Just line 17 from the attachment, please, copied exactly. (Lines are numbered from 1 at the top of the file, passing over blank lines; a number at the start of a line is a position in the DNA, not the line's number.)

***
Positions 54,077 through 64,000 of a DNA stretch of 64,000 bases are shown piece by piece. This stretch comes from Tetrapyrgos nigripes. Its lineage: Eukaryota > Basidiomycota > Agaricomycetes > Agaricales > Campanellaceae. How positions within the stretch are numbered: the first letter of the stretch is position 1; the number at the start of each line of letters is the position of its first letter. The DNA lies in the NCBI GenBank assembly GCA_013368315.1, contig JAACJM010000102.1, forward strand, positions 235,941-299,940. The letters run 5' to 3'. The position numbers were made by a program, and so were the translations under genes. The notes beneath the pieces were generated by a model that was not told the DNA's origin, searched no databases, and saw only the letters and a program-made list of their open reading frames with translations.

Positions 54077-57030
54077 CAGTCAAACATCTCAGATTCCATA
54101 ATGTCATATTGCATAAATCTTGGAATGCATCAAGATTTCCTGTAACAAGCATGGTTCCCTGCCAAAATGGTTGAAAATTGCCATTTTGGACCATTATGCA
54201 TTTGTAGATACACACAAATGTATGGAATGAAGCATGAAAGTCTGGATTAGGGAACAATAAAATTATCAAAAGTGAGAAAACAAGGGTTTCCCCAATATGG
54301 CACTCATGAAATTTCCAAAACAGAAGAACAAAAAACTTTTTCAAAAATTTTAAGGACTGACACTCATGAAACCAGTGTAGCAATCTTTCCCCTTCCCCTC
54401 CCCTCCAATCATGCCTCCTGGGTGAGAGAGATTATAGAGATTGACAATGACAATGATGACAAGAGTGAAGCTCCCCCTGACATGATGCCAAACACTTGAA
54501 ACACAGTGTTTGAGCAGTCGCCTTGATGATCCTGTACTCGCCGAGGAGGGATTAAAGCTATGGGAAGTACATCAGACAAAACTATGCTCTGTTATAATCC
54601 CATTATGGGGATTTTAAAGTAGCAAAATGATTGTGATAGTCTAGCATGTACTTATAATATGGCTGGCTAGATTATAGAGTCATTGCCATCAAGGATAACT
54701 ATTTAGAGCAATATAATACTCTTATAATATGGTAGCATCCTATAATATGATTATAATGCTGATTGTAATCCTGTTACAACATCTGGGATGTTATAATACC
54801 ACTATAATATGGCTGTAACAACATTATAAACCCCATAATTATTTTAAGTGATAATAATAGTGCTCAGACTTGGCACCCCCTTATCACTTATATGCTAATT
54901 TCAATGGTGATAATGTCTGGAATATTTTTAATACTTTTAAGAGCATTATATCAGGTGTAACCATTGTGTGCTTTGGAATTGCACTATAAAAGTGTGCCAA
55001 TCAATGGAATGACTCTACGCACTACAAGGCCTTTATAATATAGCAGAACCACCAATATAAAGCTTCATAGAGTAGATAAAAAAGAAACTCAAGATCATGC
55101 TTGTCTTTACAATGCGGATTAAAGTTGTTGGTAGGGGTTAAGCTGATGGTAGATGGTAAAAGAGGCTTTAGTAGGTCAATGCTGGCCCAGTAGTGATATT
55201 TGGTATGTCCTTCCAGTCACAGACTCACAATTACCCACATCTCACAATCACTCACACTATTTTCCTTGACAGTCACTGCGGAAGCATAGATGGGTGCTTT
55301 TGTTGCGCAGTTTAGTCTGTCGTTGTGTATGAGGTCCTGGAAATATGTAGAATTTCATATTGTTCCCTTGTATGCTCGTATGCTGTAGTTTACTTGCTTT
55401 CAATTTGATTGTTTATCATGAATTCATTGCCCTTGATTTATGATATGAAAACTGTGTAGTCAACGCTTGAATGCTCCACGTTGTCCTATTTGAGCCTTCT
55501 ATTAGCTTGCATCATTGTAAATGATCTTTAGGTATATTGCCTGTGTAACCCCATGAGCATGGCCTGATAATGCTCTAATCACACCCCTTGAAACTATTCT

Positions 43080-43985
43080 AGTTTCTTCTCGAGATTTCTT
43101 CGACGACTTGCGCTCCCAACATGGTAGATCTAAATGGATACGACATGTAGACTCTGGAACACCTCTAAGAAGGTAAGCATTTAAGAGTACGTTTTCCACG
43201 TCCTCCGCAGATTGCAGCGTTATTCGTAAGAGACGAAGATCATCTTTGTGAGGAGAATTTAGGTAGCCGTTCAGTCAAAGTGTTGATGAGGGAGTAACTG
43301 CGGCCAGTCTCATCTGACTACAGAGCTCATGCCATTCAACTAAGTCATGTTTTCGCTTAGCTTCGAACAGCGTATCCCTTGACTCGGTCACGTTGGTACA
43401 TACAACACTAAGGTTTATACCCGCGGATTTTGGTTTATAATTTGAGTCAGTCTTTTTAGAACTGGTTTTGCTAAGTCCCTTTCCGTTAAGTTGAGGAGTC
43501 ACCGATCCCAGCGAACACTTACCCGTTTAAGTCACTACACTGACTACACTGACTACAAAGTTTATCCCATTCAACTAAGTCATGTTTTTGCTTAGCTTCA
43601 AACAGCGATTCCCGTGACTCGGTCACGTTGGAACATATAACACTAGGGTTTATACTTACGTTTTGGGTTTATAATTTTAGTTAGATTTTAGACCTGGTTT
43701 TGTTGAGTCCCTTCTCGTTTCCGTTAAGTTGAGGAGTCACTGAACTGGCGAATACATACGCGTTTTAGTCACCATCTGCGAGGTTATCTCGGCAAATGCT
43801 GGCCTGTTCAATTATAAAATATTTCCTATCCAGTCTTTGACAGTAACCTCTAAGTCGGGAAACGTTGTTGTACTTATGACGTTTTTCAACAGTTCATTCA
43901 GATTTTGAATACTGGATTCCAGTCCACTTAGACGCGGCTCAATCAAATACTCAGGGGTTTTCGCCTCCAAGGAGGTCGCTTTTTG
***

55401 CAATTTGATTGTTTATCATGAATTCATTGCCCTTGATTTATGATATGAAAACTGTGTAGTCAACGCTTGAATGCTCCACGTTGTCCTATTTGAGCCTTCT